Only financial illiterates will leave their money in Swiss banks offering very low interest rates (sometimes under 1%). To maximize their gains and hide their cash trail, savvy crooks route their money through various tax havens, and then seek the assistance of financial managers to maximize gains.
Financial managers will suggest a variety of assets from shares and bonds to real estate, aiming for annual returns of 10-20%. When such high returns are available, only novices will leave their money in bank deposits with very low returns.
This is obvious from the details disclosed of Indian-owned accounts in the LGT Bank in Liechtenstein. Of the 26 Indian accounts unearthed, some were owned by NRIs, and only 18 looked taxable. These had received inflows of just Rs 39 crore over two years, some of which may have been legitimate earnings abroad. This suggests that even if the Swiss bank secrecy is broken, relatively modest sums may come to light.
The government is signing agreements with many countries to access more information on foreign bank accounts. The very signing will warn crooks to transfer their funds to chains of corporations in lightly taxed places ranging from Liechtenstein to Cayman Islands and Mauritius to Bermuda. Once laundered through a dozen corporations in a dozen tax havens, money becomes white.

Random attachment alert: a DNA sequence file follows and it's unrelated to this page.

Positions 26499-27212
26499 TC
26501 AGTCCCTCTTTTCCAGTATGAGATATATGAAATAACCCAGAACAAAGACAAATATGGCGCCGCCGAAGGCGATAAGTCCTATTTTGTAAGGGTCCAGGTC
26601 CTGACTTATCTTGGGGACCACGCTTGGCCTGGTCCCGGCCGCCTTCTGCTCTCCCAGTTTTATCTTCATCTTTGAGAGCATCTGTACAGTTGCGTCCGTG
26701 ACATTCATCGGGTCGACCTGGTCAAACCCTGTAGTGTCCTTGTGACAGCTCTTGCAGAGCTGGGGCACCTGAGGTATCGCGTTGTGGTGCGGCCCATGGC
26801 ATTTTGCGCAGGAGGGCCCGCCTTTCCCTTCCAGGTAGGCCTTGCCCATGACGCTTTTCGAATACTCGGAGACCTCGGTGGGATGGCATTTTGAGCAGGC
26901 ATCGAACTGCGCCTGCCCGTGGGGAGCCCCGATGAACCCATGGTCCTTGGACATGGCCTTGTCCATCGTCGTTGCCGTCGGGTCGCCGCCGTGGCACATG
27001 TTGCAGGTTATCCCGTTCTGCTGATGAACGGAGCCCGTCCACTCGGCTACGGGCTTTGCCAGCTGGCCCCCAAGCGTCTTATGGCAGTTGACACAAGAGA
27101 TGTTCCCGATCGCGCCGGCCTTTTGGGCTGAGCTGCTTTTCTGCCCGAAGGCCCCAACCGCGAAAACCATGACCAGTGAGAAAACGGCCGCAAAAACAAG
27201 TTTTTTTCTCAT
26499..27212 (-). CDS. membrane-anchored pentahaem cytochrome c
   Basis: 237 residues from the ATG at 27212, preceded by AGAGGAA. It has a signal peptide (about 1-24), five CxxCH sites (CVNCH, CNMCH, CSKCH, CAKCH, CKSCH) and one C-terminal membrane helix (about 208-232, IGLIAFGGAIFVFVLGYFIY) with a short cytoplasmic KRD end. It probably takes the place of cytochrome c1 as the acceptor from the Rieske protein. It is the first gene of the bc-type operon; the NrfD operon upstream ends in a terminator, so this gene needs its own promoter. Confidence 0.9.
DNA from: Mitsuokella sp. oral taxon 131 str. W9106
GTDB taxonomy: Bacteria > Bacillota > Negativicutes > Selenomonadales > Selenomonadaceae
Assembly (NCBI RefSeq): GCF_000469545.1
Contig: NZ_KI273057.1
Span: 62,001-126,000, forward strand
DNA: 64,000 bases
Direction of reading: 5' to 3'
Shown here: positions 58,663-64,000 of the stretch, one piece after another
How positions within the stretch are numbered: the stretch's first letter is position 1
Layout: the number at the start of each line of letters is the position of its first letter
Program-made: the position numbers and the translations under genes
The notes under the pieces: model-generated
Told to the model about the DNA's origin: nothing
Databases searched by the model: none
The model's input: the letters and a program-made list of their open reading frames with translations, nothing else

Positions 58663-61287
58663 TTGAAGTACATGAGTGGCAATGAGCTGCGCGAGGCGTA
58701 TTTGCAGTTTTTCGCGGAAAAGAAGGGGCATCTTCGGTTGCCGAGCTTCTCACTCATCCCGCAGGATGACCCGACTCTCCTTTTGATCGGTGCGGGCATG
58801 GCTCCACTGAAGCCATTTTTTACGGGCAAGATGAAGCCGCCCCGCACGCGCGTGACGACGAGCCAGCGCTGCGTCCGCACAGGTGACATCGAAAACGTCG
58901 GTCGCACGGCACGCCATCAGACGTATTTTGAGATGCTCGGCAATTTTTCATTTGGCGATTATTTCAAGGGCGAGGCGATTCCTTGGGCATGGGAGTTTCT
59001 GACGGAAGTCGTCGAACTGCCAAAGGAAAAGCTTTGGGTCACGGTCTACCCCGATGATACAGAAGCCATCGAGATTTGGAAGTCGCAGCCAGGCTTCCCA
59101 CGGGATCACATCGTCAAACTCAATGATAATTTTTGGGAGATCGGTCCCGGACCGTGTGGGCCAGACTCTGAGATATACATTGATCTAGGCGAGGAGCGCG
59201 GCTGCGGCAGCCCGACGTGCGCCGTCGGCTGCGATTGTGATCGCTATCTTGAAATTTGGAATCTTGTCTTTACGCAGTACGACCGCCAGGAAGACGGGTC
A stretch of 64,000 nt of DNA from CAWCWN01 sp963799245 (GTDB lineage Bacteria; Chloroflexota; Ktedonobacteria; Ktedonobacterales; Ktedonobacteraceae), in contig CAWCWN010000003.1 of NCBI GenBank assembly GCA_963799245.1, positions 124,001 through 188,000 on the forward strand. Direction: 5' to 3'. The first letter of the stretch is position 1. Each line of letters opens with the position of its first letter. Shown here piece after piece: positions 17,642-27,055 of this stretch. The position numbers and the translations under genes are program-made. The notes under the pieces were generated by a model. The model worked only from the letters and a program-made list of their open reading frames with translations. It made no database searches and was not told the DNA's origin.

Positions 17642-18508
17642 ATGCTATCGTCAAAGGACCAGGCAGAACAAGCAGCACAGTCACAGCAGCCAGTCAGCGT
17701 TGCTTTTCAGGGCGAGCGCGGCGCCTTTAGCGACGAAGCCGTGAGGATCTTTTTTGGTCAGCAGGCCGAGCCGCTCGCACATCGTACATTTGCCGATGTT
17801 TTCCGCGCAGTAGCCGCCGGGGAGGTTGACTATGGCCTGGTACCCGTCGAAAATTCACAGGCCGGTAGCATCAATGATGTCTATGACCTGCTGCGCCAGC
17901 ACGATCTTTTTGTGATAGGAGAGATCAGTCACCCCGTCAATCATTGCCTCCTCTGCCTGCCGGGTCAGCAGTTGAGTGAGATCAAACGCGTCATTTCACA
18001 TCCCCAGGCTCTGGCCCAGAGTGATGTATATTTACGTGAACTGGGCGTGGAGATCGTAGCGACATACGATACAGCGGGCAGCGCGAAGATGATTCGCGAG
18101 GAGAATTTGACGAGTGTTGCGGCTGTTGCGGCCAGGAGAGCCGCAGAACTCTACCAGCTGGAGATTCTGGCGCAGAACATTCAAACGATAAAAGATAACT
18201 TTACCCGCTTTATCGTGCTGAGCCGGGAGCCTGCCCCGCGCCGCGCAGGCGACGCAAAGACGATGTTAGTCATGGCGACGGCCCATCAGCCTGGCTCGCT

Some businessmen may park large sums temporarily in Swiss banks pending better deployment. Some politicians may not yet be financial savvy and may be content keeping large sums in Swiss banks. These will be exceptional cases. The bulk of black money abroad is in financial assets across the globe.
Where exactly? Nobody knows. But one of the best places in which to invest money is India, not Switzerland or the US or any western destination. Housing prices in the US doubled after 2000 and that was called a bubble, but housing prices in India rose almost ten-fold. Declarations by politicians of their assets show a huge preference for real estate over all other assets.
The Dow Jones index in New York is barely higher today than in 2000, but the Bombay sensex is up six-fold. Interest rates on Indian government bonds are 8% against 3% in the US and Germany. Clearly India is one of the best investment destinations in the world. Income tax rates today are modest and there is no tax on dividends and capital gains.
So, enormous sums of black money that once went abroad have returned in white form over the last two decades. These flows may have helped the Indian economy grow faster. They have certainly helped push up land and stock prices to dizzy heights, and election spending too.
India now gets $60 billion annually of remittances from NRIs, and up to $50 billion from portfolio inflows. A significant part of this must be black money returning as white. Some inflows come as NRI bank deposits in India.